Yesterday was J's quarterly visit to the Endocrinologist. This is always stressful for us as parents because they do the A1C test which tells us his average blood sugar over the last 3 months and is almost a report card as to how well you're managing T1D. This average will tell us how at risk he is for developing diabetic complications.
Every Endocrinologist is different but J's range for his age is < 8.5 and higher than 7 to avoid having too many hypoglycemic episodes, as those are the most dangerous for small children.
It is a very delicate balancing act!
Since J's diagnosis a little over a year ago, we have always been within his recommended A1C range until......we went on the pump in December! At his A1C check in January he jumped up to a bit above the threshold. We felt terrible that we hadn't been able to have as good of "control" as we did with multiple daily injections and started to question if we made the right choice having him go on an insulin pump. We have been blessed with an amazing Endo that is more than just a doctor treating his patients, he is someone who actually cares and understands how difficult it is to live and manage T1D. He quickly assured us that he was in no way concerned about the higher A1C and that we were still learning the pump and it was completely normal and that he knew by the next visit we would be back on track. We left feeling a little better but also determined to have a better A1C the next visit!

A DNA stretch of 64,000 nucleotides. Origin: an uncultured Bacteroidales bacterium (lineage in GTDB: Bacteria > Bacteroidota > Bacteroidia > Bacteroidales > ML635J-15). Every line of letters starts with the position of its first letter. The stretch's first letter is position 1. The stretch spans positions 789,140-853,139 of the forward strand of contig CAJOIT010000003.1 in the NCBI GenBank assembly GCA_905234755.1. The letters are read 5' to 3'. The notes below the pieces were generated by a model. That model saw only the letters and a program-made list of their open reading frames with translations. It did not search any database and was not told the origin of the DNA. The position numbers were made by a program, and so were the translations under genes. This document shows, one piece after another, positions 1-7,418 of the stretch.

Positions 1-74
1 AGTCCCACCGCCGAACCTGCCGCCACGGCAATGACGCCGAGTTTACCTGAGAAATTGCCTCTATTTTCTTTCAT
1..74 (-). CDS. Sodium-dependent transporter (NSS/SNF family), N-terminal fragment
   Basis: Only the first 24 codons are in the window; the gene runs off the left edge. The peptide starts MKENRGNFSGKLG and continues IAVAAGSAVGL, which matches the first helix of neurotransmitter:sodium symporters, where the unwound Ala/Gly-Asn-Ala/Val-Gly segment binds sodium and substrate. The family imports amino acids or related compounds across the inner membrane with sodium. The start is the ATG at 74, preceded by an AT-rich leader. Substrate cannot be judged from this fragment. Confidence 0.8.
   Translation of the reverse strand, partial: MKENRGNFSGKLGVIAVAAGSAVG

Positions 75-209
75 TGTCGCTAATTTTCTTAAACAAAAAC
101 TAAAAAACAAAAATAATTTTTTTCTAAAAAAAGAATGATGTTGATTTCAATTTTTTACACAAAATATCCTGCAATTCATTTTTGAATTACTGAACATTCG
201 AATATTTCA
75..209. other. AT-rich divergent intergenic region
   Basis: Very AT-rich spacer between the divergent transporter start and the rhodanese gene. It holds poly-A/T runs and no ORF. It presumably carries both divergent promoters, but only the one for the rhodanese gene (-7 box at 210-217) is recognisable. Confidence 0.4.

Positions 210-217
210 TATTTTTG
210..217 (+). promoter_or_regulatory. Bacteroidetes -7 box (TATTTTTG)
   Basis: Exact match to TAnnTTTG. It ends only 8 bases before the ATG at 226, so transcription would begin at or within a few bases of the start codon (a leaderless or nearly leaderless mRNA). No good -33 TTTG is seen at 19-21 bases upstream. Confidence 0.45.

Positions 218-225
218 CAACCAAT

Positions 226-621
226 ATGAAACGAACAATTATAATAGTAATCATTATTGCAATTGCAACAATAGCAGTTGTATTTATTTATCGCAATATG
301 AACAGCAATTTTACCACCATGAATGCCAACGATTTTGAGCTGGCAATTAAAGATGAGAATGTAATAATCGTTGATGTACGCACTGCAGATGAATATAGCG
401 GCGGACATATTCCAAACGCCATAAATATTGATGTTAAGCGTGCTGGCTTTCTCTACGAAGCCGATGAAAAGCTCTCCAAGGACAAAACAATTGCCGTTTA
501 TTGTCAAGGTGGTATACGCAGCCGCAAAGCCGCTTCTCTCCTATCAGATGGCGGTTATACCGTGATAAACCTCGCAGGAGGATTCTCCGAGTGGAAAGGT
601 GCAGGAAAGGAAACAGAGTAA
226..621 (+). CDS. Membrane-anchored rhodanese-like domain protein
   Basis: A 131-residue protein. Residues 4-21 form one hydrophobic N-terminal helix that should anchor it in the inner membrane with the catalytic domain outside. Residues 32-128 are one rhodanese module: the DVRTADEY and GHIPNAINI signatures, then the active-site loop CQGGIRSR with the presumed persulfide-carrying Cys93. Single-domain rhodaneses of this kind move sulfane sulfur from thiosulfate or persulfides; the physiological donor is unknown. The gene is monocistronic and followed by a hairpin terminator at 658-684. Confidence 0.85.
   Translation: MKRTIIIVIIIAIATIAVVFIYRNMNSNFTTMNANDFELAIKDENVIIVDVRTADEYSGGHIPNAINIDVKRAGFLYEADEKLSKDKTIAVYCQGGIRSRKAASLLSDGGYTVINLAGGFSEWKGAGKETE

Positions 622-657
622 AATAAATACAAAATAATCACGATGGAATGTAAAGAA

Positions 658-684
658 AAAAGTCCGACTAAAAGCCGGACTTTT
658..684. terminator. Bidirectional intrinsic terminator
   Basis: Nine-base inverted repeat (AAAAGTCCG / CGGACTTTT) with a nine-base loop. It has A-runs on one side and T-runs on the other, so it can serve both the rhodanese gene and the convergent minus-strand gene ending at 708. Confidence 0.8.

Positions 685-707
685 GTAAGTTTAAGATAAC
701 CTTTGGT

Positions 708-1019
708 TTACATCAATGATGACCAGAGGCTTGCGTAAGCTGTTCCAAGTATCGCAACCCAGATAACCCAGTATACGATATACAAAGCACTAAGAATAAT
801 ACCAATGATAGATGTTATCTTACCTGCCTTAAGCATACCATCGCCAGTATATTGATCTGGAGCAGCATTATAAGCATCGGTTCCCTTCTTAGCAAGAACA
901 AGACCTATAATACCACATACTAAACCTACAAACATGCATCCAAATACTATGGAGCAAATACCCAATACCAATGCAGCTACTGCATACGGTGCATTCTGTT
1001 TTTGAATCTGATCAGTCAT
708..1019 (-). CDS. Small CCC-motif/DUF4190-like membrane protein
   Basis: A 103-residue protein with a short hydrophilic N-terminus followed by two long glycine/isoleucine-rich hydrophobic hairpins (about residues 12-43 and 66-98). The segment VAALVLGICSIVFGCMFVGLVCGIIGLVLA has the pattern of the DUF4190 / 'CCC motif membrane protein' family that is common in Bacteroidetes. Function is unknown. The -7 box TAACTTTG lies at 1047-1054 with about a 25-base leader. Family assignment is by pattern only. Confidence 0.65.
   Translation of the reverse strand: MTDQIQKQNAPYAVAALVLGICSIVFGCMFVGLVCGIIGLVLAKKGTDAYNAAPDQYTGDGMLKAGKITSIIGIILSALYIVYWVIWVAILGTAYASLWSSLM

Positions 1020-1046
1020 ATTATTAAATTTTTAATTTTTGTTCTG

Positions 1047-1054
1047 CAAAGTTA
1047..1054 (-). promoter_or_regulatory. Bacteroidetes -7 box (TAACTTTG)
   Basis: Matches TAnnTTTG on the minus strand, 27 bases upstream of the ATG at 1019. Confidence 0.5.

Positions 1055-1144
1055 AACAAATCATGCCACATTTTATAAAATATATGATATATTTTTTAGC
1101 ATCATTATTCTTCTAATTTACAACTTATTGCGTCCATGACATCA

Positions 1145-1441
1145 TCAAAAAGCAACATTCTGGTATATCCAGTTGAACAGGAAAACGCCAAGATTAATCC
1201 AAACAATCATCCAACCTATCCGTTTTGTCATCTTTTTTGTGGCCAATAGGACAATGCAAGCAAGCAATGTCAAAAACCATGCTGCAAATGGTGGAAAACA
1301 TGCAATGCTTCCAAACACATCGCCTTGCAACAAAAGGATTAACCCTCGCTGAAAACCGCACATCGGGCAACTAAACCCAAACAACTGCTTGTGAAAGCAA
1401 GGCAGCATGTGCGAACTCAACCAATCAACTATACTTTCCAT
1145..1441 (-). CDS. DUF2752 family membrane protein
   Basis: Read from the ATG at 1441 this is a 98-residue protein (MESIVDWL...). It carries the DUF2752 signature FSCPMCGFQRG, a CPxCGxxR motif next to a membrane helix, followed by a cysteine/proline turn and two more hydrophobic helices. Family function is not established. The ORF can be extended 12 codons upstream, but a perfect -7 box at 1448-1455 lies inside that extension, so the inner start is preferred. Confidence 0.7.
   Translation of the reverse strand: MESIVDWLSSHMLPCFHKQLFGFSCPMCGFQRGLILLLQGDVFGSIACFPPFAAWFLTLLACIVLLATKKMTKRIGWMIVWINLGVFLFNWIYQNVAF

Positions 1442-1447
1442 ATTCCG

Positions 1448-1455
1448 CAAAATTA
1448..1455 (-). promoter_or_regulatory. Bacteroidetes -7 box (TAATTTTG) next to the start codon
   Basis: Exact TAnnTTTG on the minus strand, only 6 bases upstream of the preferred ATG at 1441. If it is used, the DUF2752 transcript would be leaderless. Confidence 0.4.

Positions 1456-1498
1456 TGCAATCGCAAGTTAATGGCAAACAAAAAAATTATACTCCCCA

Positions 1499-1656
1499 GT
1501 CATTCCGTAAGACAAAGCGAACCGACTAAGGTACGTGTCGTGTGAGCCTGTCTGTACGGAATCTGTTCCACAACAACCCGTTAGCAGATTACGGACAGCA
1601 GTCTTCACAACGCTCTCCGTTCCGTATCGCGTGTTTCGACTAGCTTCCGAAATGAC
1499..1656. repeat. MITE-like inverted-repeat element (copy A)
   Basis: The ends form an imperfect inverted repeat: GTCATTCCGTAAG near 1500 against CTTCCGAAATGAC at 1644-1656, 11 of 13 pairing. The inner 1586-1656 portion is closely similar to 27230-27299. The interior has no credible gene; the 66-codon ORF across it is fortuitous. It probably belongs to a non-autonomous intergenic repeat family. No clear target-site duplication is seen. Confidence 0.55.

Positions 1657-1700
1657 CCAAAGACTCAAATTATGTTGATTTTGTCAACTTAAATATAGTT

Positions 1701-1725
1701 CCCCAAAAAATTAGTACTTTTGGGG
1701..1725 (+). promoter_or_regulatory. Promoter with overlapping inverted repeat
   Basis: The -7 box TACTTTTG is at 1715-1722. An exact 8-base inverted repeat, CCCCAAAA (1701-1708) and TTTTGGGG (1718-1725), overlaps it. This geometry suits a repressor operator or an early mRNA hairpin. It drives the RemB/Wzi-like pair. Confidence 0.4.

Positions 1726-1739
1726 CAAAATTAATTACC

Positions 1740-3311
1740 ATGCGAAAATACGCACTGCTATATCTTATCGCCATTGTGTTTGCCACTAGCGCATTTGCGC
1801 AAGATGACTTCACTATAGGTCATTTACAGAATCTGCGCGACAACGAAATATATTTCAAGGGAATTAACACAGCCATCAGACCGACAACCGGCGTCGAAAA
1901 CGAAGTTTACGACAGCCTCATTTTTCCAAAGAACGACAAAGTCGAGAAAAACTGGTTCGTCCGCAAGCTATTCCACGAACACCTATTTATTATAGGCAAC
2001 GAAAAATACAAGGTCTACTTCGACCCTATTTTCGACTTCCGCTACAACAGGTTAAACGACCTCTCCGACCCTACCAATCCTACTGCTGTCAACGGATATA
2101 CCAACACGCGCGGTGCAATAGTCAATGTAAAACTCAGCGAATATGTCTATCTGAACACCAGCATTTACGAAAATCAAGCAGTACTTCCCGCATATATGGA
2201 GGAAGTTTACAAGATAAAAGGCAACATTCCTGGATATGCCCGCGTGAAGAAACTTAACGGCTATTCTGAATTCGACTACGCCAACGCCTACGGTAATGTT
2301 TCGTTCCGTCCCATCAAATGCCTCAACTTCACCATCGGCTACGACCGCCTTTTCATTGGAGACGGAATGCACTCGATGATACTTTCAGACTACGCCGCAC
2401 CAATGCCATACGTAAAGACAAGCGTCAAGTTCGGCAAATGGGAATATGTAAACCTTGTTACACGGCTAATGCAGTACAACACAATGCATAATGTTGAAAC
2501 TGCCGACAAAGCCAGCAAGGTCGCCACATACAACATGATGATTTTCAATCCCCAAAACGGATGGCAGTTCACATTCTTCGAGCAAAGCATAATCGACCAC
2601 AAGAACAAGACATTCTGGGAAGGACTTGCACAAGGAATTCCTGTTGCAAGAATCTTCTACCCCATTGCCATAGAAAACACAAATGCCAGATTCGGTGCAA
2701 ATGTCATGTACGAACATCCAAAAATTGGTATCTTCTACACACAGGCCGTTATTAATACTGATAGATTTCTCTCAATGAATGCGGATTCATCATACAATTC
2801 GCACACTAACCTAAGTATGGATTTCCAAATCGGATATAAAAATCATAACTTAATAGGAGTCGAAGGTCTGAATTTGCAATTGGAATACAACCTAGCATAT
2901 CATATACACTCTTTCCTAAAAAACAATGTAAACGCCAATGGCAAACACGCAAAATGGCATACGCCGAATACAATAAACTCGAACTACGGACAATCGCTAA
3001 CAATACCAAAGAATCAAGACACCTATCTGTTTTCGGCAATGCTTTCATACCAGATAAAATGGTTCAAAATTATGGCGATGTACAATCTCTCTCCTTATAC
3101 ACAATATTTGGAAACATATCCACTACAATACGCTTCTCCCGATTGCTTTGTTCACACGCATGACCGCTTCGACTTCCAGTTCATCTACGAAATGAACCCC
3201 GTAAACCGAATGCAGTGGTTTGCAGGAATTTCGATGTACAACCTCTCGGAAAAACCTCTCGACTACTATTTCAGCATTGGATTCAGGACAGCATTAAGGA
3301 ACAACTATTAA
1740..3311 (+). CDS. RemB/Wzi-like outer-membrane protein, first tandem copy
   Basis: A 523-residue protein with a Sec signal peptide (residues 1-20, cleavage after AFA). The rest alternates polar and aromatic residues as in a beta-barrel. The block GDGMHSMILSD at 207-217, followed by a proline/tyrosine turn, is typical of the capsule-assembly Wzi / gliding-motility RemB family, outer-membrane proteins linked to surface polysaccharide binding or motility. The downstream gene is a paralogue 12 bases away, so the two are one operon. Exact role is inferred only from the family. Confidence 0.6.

Since that visit in January we have been working really hard to learn how to make the adjustments to the pump. It is a lot more complex than being on shots. Shots it was black and white: 4 highs in a row in the same category you increased the fast acting insulin dosage, 1 low in a category and you lowered the fast acting insulin dosage, high across the board you increased long acting insulin dosage, low across the board you decreased the long acting insulin dosage. Now, we are dealing with basal rates, insulin/carb factors, correction factor, reverse correction, special bolus options and they can all be fine tuned to mimic (as close as humanly possible) the function of a pancreas.
Well yesterday all of our hard work paid off and we dropped 1.2 points in his A1C and we are safely back in range (insert Happy Dance) We still have a long way to go in learning the pump life but at least we know we are on track and getting the hang of it! J's Endo also went over some of his Dexcom G4 CGM data that I brought to the appointment and showed us how to analyze them and make changes based on the trends of his blood sugar. We left feeling a million times better as usual and are looking forward to our PENS team visit next week to pick their brains even more and continue our pump education.
Take that Diabetes!
How do you handle getting your A1C "report card"?